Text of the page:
Managed Care e-News
Jan. 28, 2014

Know the health insurance deadline? Most don't
The Atlantic
In a survey out this morning, only 45 percent of Americans correctly identified March 31 as the deadline to purchase health insurance as required under the Affordable Care Act. The rate of correct responses was lowest among the 18 to 29 age group, those who make less than $30,000, and those without college degrees. Sixty-two percent said they assumed that the deadline would be pushed back.More

3 million people have signed up for private health insurance through marketplaces
The Washington Post
Three million people have signed up for private insurance coverage through the healthcare law's marketplaces, the Obama administration announced Friday. That lags behind its initial projections for overall enrollment — but it's closer to hitting the monthly sign-up expectations the administration set in September.More

Stage 2 meaningful use readiness a growing concern
By Pamela Lewis Dolan
A survey recently released by the Centers for Disease Control and Prevention found there has been tremendous growth in electronic health record use in the U.S. over the past several years, thanks in part to the meaningful use incentive program. But there may be a speed bump in the road to a connected healthcare system as the meaningful use program enters its second stage. The survey found the number of office-based physicians with some type of EHR system grew from 18 percent in 2001 to 78 percent in 2013. But just 13 percent had systems capable of meeting at least 14 of the 17 core objectives required for Stage 2 of the three-stage program. More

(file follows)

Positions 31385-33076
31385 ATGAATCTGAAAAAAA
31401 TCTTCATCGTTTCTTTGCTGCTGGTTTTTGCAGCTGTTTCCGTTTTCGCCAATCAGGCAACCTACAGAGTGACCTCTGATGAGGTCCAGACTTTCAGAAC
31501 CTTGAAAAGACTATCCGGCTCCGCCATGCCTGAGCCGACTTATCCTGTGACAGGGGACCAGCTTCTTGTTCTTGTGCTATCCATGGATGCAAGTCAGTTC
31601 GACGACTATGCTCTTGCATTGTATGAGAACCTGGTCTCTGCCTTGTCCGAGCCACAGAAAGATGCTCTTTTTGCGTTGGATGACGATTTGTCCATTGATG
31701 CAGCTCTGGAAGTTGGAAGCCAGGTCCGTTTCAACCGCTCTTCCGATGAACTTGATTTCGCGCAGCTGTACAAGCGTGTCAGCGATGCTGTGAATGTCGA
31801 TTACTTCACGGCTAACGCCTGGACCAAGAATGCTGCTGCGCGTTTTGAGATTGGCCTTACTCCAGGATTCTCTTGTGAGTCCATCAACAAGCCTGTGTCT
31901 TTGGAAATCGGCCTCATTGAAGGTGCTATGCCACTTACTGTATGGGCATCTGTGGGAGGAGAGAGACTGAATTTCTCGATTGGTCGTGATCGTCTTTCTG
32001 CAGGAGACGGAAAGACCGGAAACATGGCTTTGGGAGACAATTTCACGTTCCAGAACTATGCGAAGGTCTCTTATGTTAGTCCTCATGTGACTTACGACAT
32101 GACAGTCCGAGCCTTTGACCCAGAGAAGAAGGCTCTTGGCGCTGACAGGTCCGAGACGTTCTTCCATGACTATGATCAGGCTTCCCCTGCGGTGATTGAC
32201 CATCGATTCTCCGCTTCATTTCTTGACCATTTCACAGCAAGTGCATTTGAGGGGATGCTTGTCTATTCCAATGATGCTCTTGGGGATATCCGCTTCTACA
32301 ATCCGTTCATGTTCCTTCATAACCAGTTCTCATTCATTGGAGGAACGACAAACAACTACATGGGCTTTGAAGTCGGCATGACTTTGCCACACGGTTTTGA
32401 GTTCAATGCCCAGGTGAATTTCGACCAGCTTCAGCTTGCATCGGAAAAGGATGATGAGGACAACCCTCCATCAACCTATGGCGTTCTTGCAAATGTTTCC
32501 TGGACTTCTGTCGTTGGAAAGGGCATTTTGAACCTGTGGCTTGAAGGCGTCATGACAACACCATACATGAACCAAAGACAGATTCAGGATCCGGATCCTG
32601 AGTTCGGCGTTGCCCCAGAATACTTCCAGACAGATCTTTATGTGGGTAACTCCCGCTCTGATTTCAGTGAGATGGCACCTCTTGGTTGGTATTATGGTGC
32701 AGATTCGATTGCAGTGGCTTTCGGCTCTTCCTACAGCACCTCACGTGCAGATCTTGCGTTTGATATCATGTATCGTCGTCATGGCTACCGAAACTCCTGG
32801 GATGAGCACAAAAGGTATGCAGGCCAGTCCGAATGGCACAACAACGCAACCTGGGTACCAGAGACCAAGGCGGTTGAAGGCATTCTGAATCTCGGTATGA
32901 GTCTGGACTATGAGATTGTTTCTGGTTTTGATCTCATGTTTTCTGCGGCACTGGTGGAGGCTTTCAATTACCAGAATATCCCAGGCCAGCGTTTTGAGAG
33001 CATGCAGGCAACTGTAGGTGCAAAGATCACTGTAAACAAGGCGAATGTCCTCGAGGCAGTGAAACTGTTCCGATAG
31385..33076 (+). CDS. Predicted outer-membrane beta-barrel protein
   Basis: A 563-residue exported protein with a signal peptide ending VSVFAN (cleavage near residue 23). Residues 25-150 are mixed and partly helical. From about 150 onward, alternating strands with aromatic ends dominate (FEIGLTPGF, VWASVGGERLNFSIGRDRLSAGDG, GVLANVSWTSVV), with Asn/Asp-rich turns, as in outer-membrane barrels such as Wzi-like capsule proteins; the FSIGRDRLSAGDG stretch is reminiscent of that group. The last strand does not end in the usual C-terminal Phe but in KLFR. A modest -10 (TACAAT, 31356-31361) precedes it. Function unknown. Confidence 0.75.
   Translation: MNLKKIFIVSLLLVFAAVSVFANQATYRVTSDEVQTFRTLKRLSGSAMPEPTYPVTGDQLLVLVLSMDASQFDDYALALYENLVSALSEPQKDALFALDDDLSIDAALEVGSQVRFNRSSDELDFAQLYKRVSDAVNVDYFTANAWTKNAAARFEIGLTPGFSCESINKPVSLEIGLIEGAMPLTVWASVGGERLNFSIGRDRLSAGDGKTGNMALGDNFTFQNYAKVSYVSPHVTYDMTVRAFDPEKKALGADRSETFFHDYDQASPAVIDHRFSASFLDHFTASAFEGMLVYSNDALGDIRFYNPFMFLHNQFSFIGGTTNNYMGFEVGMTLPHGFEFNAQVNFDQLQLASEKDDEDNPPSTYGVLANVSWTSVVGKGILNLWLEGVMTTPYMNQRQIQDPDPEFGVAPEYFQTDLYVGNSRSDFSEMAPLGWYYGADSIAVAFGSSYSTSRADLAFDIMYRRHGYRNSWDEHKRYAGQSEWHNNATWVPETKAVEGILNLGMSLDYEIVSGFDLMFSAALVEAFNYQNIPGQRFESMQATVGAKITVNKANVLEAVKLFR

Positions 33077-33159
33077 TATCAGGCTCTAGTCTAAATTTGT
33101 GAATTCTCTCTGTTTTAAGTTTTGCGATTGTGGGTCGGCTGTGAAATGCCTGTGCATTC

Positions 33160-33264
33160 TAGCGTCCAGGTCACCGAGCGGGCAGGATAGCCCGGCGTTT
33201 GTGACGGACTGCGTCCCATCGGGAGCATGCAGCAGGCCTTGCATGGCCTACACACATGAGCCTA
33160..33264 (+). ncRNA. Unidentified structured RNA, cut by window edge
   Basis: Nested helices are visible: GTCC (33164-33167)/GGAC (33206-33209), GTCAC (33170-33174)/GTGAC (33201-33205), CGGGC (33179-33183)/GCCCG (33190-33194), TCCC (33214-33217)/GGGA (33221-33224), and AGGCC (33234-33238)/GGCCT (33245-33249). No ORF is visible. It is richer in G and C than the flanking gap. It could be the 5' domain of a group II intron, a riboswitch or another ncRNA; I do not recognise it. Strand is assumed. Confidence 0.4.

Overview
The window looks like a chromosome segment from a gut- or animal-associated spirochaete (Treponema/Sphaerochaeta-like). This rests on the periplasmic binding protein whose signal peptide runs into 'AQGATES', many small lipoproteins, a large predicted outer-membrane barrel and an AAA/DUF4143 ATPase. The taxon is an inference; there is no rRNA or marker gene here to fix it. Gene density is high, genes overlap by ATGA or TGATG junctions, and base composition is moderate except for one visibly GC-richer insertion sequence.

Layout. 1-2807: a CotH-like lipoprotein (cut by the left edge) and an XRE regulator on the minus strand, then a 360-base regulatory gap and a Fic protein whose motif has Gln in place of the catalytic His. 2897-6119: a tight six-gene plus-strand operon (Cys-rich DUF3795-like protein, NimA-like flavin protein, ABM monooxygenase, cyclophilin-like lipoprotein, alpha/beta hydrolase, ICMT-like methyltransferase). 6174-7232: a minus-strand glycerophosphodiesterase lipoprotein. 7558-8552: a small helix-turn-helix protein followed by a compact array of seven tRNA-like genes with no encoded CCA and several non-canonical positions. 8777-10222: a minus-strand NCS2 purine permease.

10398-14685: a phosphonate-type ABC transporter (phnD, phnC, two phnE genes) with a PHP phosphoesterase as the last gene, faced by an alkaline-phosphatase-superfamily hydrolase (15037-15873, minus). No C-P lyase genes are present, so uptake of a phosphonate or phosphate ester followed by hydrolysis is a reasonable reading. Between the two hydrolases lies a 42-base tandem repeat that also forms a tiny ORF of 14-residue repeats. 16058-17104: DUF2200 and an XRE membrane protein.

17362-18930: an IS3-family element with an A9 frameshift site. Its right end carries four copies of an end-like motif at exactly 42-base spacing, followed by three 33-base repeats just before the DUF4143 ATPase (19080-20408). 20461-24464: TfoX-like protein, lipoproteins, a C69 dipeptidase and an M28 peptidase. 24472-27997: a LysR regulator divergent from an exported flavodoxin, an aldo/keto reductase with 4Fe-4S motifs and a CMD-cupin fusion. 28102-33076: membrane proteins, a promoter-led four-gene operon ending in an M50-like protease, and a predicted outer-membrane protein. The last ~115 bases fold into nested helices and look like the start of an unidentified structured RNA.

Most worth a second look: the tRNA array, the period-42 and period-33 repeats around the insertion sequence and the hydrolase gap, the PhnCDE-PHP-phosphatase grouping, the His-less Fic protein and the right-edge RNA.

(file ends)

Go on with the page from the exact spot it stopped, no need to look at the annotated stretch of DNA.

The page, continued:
Clinical performance measures and the locum tenens physician
By Di Hall
The Affordable Care and Patient Protection Act, more commonly known as Obamacare, is not only changing how the American public accesses health insurance, but also how healthcare services are reimbursed. The Centers for Medicare and Medicaid Services has responsibility under the law to lower Medicare reimbursement to hospitals based on quality measures — moving from "fee-for-service" to "pay-for-quality." So what does this mean for locum tenens physicians? More